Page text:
By Kim Jarrett | The Center Square
Three Republican Pennsylvania lawmakers have joined efforts to limit terms for members of Congress.
State Reps. Ryan Mackenzie, Frank Ryan and Paul Schemel introduced House Resolution 144, which asks their fellow legislators to support a constitutional convention that would address how long U.S. House and Senate members can serve in Congress.
Two-thirds, or 34 of the 50 states must ask for a constitutional convention under Article V of the U.S. Constitution. The amendment would need approval of 38 states before it could be added to the Constitution.
“We believe a concurrent resolution making an application to Congress, on behalf of the people of Pennsylvania, to call an Article V convention for proposing a congressional term limits amendment is the ideal mechanism for limiting the number of terms an individual may serve as a member of either the U.S. House of Representatives or the U.S. Senate,” the lawmakers said in a memorandum.
Twenty-seven states have passed legislation or resolutions indicating support for an Article V convention on term limits, according to the website termlimits.com.
The idea of term limits has bipartisan support among voters, U.S. Sen. Ted Cruz, R-Texas, said during a June hearing of the U.S. Senate Subcommittee on the Constitution.
He cited a 2018 poll from McLaughlin and Associates that indicated 82 percent of Americans supported term limits. The poll showed 89 percent of Republicans supported them along with 76 percent of Democrats and 83 percent of independent voters.
Term limits are needed because Americans have lost confidence in Congress, Nick Tomboulides, executive director of U.S. Term Limits, testified.
“So, term limits is a check on arrogance, it is a check on incumbency, and it is a check on power,” Tomboudlides testified. “It is a way to restore political courage while bringing fresh faces and ideas to Washington.”
Former South Carolina Sen. Jim DeMint said issues including the $22 trillion national debt, wasteful spending and the power of special interests wouldn’t go away completely with term limits, but things would change.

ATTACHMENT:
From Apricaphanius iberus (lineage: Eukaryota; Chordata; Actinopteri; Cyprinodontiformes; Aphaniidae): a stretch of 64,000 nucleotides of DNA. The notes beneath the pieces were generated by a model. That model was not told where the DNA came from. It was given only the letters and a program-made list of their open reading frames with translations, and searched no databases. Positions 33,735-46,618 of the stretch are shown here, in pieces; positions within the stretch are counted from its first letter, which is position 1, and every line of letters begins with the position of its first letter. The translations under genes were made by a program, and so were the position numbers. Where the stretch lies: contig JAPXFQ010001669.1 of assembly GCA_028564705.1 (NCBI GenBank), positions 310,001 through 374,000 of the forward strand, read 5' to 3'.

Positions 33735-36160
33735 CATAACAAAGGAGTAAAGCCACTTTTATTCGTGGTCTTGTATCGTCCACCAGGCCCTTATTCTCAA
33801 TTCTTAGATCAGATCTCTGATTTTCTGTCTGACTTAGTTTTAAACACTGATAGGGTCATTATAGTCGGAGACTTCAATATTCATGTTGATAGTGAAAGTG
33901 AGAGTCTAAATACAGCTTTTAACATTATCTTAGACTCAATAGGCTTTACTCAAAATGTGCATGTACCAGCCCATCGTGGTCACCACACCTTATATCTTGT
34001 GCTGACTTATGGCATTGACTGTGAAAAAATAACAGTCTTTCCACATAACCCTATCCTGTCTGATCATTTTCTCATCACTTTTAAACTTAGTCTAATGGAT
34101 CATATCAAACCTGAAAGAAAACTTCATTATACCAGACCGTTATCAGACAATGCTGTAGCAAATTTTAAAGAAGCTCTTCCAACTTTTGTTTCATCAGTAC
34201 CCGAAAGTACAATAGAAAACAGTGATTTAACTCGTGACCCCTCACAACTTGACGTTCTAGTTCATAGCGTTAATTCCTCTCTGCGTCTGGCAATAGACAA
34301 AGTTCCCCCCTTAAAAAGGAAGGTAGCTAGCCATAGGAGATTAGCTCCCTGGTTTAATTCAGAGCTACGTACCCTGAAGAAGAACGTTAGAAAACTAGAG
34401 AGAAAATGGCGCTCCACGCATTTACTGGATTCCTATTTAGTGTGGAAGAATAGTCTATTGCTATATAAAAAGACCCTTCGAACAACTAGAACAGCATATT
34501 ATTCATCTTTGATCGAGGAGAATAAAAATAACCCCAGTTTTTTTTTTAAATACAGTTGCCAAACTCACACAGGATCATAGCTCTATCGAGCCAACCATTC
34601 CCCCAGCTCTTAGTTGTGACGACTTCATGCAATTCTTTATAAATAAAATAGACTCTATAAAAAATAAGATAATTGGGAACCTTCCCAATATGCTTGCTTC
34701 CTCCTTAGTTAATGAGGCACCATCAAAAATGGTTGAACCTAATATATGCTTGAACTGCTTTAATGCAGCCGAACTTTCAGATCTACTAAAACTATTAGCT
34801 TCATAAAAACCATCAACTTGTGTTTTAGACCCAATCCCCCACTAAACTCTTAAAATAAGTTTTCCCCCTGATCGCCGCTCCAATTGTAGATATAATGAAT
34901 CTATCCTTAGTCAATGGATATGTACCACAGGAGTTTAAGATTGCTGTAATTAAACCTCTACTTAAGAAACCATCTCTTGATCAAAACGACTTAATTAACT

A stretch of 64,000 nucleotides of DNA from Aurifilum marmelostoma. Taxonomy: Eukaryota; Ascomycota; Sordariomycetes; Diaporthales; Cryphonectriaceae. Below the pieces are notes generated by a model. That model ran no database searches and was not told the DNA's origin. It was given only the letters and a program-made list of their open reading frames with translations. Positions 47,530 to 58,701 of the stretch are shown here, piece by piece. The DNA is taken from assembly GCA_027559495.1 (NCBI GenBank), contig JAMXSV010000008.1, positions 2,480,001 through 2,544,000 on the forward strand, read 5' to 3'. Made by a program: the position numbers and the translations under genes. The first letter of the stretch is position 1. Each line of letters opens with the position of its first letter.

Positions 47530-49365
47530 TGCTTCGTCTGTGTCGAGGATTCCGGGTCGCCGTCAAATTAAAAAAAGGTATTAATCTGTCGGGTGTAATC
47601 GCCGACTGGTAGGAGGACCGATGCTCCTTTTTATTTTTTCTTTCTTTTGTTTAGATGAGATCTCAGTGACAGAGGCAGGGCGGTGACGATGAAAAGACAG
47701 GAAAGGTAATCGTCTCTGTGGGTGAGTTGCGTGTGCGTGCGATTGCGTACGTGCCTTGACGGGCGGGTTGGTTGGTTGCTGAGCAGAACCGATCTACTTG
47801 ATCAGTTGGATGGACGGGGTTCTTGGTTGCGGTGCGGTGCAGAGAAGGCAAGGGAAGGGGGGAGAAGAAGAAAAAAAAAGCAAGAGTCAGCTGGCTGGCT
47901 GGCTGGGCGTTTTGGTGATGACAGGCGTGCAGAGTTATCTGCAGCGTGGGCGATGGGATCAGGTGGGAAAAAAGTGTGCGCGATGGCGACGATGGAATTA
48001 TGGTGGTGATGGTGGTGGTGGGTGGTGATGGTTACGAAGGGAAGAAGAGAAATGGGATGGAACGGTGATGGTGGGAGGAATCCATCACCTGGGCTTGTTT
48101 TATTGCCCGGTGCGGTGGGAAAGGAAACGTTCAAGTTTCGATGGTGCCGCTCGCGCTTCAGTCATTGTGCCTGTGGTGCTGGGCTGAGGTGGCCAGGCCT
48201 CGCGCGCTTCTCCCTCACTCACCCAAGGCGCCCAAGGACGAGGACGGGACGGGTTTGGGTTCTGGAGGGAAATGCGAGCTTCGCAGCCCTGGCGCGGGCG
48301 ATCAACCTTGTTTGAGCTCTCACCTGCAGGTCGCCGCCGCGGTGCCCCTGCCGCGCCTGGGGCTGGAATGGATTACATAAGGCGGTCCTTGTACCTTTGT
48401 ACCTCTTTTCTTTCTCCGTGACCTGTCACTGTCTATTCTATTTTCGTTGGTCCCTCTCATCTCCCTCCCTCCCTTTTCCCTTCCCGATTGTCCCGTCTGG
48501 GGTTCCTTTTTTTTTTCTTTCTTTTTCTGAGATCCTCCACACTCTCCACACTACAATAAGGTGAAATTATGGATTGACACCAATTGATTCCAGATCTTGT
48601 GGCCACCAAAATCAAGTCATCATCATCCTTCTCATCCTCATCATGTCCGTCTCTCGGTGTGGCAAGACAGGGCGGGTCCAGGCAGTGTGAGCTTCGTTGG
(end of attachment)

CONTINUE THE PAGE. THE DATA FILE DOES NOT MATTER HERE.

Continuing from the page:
“In Washington, fundraising would become less important, and so special interests would be less powerful and partisanship less personally or politically rewarding,” DeMint said. “Term limits might open up space – now closed – to action on politically thorny issues like entitlement reform, health care, immigration and budget reform.”
But term limits would create a “revolving door” from lobbying to Congress, testified Casey Burgat, senior governance fellow at the R Street Institute.
“Many lawmakers forced out of the chamber will want to cash in on their experience and connections instead of letting them go to waste,” Burgat said. “Wouldn’t it be a better return on the public’s investment to allow that earned experience to stay in Congress, where the people have a say in reelection, rather than let it be used to peddle special interests with much less accountability?”
Enacting term limits also would takesaway power from the voters, Burgat testified.
“Neither Congress’ job performance nor the public’s dissatisfaction with its work will be improved by automatically forcing out duly elected, experienced members,” Burgat said. “In fact, the effects of term limits are more likely to harm the institution than help it.”
Pennsylvania House Resolution 144 has not been assigned to a committee or come to a floor vote but could be addressed when the Pennsylvania Legislature returns in September.